Bara is used when mankind is first created "male and female" (Bereshith 1:27), like all the rest of the animals (see Sforno there) during the general narrative about the world, predominantly in the first chapter. But it is only later, in the narrative specifically about the garden, where it refers to HaShem "forming" Adam (2:7).
If you read RambaN and Sforno there, they discuss the differences between the reference to bara versus yassar in these two passages, the latter meaning to merely alter an existing object, whereas the former usually infers an initial bring into existence (although Ibn `Ezra and Gersonides dispute this point, but that is not relevant right now).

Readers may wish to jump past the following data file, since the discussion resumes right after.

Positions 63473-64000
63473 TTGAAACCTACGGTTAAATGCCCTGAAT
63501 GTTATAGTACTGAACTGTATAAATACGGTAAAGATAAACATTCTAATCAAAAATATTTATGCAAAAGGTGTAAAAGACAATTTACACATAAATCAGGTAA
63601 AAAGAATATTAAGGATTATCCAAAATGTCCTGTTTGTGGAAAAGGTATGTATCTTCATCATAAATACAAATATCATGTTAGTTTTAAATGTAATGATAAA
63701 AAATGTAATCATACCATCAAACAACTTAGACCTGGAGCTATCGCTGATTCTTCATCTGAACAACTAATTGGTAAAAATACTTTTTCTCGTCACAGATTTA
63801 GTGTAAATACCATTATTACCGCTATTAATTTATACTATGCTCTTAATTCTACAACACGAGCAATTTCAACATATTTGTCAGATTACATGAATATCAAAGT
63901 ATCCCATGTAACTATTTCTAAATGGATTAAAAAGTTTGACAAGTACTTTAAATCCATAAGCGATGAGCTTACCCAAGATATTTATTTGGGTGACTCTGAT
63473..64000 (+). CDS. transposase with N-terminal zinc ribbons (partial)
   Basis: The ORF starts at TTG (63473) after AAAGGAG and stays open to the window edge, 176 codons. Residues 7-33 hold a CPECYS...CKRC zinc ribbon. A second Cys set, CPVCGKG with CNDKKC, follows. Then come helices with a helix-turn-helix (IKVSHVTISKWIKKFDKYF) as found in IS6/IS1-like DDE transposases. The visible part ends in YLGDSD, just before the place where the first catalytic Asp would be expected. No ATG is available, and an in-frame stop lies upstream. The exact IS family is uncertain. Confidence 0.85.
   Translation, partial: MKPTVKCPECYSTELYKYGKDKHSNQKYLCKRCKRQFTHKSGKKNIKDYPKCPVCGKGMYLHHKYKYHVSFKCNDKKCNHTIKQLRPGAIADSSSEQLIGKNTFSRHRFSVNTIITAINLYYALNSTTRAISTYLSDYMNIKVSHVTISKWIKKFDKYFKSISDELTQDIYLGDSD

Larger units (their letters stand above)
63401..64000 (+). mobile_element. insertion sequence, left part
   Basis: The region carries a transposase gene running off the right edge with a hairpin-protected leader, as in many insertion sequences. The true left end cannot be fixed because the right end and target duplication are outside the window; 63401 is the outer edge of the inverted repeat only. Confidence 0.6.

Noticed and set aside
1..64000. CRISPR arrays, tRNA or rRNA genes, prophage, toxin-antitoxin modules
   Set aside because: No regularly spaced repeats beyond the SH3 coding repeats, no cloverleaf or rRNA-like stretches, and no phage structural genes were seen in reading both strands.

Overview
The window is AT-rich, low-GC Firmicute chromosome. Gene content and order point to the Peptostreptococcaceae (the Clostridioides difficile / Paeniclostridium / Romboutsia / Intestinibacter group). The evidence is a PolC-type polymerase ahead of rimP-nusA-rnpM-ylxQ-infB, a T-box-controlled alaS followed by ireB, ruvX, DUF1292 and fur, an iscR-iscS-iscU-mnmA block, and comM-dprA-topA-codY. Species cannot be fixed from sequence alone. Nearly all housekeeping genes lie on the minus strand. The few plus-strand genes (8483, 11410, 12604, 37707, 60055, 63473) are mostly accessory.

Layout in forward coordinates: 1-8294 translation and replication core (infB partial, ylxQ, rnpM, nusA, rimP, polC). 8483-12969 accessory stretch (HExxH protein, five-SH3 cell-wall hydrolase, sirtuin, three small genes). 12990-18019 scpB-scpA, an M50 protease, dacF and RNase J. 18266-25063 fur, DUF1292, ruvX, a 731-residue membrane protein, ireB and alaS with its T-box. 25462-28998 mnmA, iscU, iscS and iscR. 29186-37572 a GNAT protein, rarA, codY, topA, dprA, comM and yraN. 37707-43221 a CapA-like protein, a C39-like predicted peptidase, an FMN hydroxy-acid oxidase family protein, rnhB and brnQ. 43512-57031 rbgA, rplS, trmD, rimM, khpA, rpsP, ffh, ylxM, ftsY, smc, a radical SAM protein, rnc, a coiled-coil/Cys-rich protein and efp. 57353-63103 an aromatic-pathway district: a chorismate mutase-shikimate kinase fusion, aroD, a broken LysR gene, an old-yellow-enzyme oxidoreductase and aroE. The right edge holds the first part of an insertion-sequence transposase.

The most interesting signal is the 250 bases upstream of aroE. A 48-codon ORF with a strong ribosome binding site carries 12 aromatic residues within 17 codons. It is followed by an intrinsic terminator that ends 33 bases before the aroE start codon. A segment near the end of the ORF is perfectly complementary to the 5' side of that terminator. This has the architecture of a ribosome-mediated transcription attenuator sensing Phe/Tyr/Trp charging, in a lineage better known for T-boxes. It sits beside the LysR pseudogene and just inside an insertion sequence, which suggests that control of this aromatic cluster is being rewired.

During the sheva` berakhoth, we say "yosser adham" because while humanity was first created as essentially an animal creature like all others (Sforno), God later "formed" him into a different man - one that was sedentary, agrarian, domesticated animals, and - most of all - practiced marriage.
"Yotzer HaAdam" indicates the new state of man just before he is given his wife by God, like a man under the huppah.
Hope this helps.